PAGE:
Nevada Humane Society has been bringing people and animals together in the Reno area since 1932. Today their goal is to provide an adoption guarantee – a good life in a good home – for every homeless dog and cat in our community who can be saved, making Washoe County a no-kill community. Nevada Humane Society is already well on their way, saving more animals than ever before. With your help and support, they will achieve their no-kill goal – not just for the animals in the shelter, but for every homeless animal in the community. Nevada Humane Society recently assumed leadership of animal services in neighboring Carson City and is committed to turning Nevada’s capital city into the state’s second metropolitan area to become a no-kill community, where all healthy, treatable, and rehabilitatable animals are saved.
Nevada Humane Society provides care to over 15,000 animals each year. Most are dogs and cats, but they also care for rabbits, gerbils, hamsters, reptiles, birds, and other small animals. Some animals are sick, injured, or traumatized when they arrive at the shelter. Whatever the problem, they receive needed veterinary care through the NHS clinic and tender loving care from the trained animal care staff and volunteers.
The shelter is open seven days a week for adoptions. Adoption counselors will help you find the pet who will be the perfect match for you and your lifestyle. Through the Seniors-for-Seniors Pet Adoption program, people aged 55 and up can adopt a pet who is 6 years or older and the adoption fee is waived.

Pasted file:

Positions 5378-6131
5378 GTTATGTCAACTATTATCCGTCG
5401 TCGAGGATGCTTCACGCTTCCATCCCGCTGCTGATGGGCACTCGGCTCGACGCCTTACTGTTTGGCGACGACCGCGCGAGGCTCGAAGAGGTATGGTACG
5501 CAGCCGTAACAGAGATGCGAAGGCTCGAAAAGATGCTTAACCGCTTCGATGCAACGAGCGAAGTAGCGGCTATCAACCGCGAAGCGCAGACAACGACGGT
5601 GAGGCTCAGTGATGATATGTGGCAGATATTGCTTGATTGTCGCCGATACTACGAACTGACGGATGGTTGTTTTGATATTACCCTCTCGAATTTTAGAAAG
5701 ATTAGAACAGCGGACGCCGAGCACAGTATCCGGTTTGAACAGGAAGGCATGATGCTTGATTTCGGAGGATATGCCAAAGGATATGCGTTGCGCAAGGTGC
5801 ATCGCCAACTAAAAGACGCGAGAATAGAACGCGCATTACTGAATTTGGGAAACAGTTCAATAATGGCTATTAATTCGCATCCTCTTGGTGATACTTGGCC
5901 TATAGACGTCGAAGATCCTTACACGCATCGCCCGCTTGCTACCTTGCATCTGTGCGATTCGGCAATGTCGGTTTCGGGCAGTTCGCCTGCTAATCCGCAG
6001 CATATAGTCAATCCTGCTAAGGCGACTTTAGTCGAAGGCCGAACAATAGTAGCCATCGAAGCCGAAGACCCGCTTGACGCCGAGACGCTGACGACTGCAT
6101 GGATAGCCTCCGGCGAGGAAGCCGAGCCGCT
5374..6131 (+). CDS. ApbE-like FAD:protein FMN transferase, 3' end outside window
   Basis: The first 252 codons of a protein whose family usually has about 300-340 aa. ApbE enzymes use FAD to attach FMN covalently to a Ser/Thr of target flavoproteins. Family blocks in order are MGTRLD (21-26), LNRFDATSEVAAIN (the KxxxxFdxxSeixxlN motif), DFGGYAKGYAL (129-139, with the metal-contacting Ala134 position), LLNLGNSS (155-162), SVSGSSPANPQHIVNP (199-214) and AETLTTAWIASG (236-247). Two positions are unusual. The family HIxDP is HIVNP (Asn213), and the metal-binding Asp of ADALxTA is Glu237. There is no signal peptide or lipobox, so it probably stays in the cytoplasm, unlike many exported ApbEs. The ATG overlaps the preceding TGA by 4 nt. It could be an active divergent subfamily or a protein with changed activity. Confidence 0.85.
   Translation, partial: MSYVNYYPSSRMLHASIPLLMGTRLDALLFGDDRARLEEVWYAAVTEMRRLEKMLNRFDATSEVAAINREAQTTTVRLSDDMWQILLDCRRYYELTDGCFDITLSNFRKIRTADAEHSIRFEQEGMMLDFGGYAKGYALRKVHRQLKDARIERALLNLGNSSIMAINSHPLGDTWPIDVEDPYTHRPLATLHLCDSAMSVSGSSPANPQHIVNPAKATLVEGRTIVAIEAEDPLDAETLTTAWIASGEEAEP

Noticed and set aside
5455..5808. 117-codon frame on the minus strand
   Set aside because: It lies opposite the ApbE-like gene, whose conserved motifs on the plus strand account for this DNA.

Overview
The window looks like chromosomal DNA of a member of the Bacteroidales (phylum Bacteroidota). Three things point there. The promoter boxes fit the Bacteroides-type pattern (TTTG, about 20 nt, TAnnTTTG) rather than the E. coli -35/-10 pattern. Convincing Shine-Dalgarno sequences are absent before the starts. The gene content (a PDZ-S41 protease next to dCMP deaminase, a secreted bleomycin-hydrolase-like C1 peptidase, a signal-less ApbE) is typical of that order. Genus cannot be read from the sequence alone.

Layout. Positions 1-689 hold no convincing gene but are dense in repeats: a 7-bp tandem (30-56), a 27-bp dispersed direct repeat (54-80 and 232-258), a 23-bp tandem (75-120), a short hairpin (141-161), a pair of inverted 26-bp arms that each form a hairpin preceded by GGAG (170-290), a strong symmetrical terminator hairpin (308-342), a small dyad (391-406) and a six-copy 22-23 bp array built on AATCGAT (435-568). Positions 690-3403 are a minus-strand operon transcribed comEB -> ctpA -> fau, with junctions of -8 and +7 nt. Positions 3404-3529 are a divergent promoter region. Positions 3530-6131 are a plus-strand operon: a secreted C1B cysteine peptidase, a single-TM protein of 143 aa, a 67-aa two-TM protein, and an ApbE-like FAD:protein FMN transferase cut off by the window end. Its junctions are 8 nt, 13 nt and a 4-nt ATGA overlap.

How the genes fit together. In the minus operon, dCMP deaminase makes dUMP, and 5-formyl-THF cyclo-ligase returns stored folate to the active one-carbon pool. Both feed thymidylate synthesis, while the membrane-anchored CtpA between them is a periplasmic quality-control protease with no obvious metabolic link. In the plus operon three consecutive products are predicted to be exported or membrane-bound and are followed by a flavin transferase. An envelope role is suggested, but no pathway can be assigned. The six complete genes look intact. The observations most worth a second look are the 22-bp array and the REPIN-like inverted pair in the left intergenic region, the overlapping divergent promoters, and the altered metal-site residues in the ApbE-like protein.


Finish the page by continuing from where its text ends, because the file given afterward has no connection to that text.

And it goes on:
Nevada Humane Society even provides free pet ownership guides for both dogs and cats! And whether you’re having problems with house training, excessive barking, or scratching, or you are wondering how to prepare your pet for a household move or the arrival of new baby, there is probably a behavior information handout that can help.
Spaying and neutering is key to controlling the pet population, and it also improves pets’ health and behavior. To help, Nevada Humane Society’s clinic offers low-cost spay/neuter and vaccination services to the public on a space available basis.
Nevada Humane Society volunteers help with everything from walking dogs, to socializing with cats and kittens, to doing laundry, to helping at special events. There is never a shortage of help needed and never a job too big or too small. If you are interested in volunteering with Nevada Humane Society, you can fill out a volunteer profile online or pick up a volunteer application at the shelter.
If you can’t volunteer, you can support Nevada Humane Society with your tax-deductible donation. You can also donate shelter and pet supplies to help the animals. There’s also an Amazon.com wish list where yu can order items and have them shipped directly to the shelter (and there’s a separate wish list just for the shelter’s kittens.
And start planning now for the Nevada Humane Society Duck Race & Festival to be held on Sunday, August 23, from 11:00 am to 5:00 pm, at Wingfield Park. Presented by Petco Foundation, the Duck Race & Festival is swimming back for a 6th year with a goal to adopt 30,000 rubber ducks to benefit homeless pets! The community is encouraged to adopt a rubber duck now, then spend a fun-filled day in the park to cheer on their duck as they race down the Truckee River. The grand prize is a 2015 Toyota Corolla generously donated by Dick Campagni’s Carson City Toyota Scion. You can adopt a Lonely Duck, a Quack Pack, or another ducky package starting at just $5. Rubber ducks are available online at or at the Nevada Humane Society shelters in both Reno and Carson City.
PetravelR™ urges you to support your local shelters and rescues by adopting, volunteering, and donating. And remember that spaying and neutering helps reduce overpopulation and makes your pets better family member!